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Mitsubishi V6 to pack a punch

Size counts: The 6G-75 3.8-litre V6 will rival Ford's and Holden's efforts.

The Magna replacement is upping its engine displacement

13 May 2005

MITSUBISHI will throw down the gauntlet to Holden and Ford in the power stakes when its Magna replacement hits the road in October.

Mitsubishi Australia is confident its new four-valve, single overhead camshaft 3.8-litre V6 – codenamed 6G-75 – will offer comparable, if not better, performance than Holden’s base Alloytec V6 and Ford’s in-line six without resorting to variable valve timing, variable intake manifold or double overhead camshafts.

However, the engine can support these high-tech features to squeeze more power and torque for an expected higher-performance model down the track.

The current engine offers two states of tune but it is anticipated the new engine will initially offer the same performance levels across the range, which will include base, sports and luxury models.

Mitsubishi Australia’s research and development general manager, Lee Kernich, admitted there was "lots of potential still” for further engine development. However, he said absolute power and torque figures were still to be finalised.

"We’ve done a lot of development and certification testing and where the numbers will finally come out we don’t really know – and we’re not prepared to say yet," Mr Kernich said.

"We think that the most important things for the market are size and output, and the size and output of this engine will leave potential buyers in no doubt about where this car is positioned.

"We can reveal that over 300Nm of torque is developed from as low as 1500rpm all the way to 5500rpm and that the engine is so well managed that it’s possible with the manual transmission in fifth gear to gently engage the clutch and drive away from rest without the application of the accelerator pedal... without any stall, snatch or hesitation," he said.

Power and torque on the Mitsubishi’s new V6 could comfortably exceed Holden’s base 3.6-litre Alloytec V6, which develops 175kW/320Nm, and compare favourably with Ford’s 182kW/380Nm on its 4.0-litre Barra twin-cam six cylinder.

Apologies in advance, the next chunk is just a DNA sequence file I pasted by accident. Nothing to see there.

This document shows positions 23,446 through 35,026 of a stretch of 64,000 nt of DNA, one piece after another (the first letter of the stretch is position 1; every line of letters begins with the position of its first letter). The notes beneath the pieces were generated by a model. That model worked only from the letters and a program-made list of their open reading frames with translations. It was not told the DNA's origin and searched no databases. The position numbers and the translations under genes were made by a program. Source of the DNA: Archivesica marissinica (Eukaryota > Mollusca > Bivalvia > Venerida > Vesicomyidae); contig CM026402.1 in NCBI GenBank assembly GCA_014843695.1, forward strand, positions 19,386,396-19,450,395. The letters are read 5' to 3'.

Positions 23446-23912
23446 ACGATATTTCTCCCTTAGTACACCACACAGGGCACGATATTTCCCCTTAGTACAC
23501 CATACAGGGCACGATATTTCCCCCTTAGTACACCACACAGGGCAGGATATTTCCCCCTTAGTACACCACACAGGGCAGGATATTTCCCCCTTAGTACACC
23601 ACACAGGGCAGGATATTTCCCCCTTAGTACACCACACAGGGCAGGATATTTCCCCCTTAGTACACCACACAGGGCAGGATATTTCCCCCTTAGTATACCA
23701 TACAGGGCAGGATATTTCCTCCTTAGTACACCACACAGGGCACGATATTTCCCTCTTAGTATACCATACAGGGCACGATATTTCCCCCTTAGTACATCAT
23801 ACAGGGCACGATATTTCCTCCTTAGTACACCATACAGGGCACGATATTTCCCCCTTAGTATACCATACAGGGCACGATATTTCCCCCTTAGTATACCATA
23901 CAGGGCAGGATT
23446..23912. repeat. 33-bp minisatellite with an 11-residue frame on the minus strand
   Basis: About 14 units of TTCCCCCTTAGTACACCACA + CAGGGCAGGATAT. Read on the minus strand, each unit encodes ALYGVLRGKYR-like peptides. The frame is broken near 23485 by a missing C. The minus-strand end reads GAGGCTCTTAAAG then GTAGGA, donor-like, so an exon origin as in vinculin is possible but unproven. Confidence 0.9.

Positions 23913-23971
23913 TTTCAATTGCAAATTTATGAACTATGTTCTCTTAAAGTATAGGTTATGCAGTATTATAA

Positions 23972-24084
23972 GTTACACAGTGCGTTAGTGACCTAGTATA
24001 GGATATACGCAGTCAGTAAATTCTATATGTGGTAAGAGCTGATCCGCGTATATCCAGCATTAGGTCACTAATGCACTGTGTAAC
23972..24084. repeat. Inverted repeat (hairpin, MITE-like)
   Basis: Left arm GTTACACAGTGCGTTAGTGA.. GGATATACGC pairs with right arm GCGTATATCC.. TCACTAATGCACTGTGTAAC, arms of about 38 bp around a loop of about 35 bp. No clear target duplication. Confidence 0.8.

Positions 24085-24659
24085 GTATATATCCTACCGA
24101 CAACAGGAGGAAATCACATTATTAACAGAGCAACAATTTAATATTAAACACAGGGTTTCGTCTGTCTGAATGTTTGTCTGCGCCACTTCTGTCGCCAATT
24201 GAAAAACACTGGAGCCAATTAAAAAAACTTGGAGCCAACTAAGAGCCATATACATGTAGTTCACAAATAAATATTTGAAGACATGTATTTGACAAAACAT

In the current car, the base 155kW/316Nm version of the 3.5-litre SOHC 24-valve V6 is standard on Magna ES and LS and Verada Ei and Xi models. Magna VR, VR-X and Verada GTVi get the higher-output 163kW/317Nm version, while the dedicated LPG ES and LS versions produce 143Nm and 296Nm.

The new engine is a total redesign of the current 3.5-litre V6 but based on the 3.8-litre engine used in the United States Galant model, albeit with many unique hardware details and a different Bosch-developed engine management system. Mitsubishi says no turbocharged model is planned.

Although sharing architecture, a claimed 80 per cent of the engine has been reworked, and improved, for local conditions and demands for a high-output six-cylinder delivering a wide performance range and good fuel economy. It boasts a new cast-iron block, crankshaft, pistons, heads, drive-by-wire electronic throttle and stainless steel exhaust system.

The 3.8-litre also employs Ralliart camshafts, toughened valve springs and crankshafts and has an improved intake system that is 12 per cent better than the US Galant.

The new 6G-75 Magna engine is expected to offer similar fuel economy to the current engine but is slightly heavier and costs more to build. Like the current engine, it will also be LPG compatible. It will be sourced from a Mitsubishi engine plant in Kyoto, Japan.

The Bosch engine management system, which has a limp-home mode, will allow the car to perform on either regular unleaded or PULP. The Magna will also be the first locally built Mitsubishi to use a control area network (CAN) to multiplex all major electronic controls.

Emission demands have been met by Euro III compatibility and Mitsubishi believes the V6 will also meet Euro IV demands.

Attention has also been paid to specific engine noise. Although it is expected to deliver a muscular engine note, sound damping, including an acoustic-lined valve cover, have quelled drive-by noise and helped reduce interior noise levels.

Mitsubishi has spent 10,000 hours dyno testing the engine and apart from Australia, has also tested it in real-world hot and cold weather conditions in Switzerland, Germany and Japan.

The new car, codenamed PS41, is a $600 million make-or-break investment for Mitsubishi’s Adelaide operations. Mitsubishi is currently in the final stages of prototype testing.

21 center imageMr Kernich (left) said the car would help "bridge" the car between the sportiness of vehicles like the Honda Accord Euro and the Mazda6 fours and the power and performance of the Falcon and Holden sixes.

"PS-41 will be a bridge over these two groups, matching and exceeding the required styling and sportiness of the respected imports and offering the size, value for money and an engine that will have the numbers to position it firmly among the big boys," he said.

Apart from a five-speed manual, the new V6 will be mated to a new five-speed automatic with a sequential manual mode.

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